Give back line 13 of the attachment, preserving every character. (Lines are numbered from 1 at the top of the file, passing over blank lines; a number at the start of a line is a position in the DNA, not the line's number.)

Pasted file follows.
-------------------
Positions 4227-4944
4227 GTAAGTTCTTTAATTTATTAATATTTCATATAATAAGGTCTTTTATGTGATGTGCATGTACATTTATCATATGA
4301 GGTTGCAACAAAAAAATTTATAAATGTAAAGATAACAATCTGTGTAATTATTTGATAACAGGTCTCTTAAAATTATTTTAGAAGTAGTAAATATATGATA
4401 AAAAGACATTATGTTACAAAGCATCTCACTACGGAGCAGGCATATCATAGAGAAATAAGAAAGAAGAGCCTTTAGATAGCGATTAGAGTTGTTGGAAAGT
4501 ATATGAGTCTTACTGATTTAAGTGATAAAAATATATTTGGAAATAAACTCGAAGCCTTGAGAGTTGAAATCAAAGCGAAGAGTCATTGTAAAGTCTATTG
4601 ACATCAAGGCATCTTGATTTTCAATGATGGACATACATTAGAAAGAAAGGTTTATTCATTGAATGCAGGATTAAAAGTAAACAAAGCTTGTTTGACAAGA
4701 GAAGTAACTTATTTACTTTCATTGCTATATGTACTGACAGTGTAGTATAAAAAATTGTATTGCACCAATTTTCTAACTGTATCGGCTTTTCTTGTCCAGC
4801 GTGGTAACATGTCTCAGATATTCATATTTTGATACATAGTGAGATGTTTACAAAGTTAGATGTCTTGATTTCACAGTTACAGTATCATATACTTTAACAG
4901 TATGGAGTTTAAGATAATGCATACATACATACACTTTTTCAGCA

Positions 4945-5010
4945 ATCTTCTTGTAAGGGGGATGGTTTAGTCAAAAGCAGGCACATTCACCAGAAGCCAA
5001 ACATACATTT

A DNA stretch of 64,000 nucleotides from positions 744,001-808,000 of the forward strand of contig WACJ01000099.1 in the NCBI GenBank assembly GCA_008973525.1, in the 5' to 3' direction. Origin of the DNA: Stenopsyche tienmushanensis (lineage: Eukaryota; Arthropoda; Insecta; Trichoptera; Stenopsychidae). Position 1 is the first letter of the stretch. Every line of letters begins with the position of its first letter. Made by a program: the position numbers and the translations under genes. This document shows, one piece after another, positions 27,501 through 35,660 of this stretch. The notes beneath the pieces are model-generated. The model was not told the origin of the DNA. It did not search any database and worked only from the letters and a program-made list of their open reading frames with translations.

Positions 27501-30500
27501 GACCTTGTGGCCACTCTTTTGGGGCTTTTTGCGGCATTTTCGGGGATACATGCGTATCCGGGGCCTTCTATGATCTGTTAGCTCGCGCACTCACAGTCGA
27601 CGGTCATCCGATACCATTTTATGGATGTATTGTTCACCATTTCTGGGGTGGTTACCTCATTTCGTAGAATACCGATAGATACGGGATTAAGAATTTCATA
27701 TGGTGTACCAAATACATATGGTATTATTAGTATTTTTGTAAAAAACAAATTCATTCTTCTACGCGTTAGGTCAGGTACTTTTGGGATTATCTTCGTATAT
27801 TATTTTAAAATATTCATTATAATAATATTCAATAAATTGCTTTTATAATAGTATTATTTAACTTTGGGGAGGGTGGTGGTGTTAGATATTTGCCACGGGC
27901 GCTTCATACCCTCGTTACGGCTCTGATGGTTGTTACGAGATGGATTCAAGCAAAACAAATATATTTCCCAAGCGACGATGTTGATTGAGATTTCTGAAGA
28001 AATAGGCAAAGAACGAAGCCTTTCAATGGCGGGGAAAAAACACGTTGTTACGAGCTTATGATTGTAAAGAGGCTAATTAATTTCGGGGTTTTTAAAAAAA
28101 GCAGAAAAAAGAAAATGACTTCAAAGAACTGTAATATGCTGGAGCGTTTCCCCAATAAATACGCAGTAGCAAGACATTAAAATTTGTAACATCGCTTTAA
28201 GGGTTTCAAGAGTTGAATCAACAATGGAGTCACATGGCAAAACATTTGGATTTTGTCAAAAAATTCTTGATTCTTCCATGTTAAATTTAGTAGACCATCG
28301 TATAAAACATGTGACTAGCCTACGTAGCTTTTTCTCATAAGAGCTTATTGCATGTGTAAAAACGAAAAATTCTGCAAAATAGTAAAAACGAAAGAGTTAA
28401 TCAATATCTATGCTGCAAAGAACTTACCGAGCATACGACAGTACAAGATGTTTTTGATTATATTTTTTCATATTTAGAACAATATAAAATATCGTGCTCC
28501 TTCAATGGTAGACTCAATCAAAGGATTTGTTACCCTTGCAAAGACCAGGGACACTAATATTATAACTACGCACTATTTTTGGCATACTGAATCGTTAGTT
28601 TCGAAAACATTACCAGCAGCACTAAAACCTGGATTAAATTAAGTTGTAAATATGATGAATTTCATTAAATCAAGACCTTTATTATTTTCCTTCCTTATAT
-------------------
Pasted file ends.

A DNA stretch of 64,000 nucleotides from positions 744,001-808,000 of the forward strand of contig WACJ01000099.1 in the NCBI GenBank assembly GCA_008973525.1, in the 5' to 3' direction. Origin of the DNA: Stenopsyche tienmushanensis (lineage: Eukaryota; Arthropoda; Insecta; Trichoptera; Stenopsychidae). Position 1 is the first letter of the stretch. Every line of letters begins with the position of its first letter. Made by a program: the position numbers and the translations under genes. This document shows, one piece after another, positions 27,501 through 35,660 of this stretch. The notes beneath the pieces are model-generated. The model was not told the origin of the DNA. It did not search any database and worked only from the letters and a program-made list of their open reading frames with translations.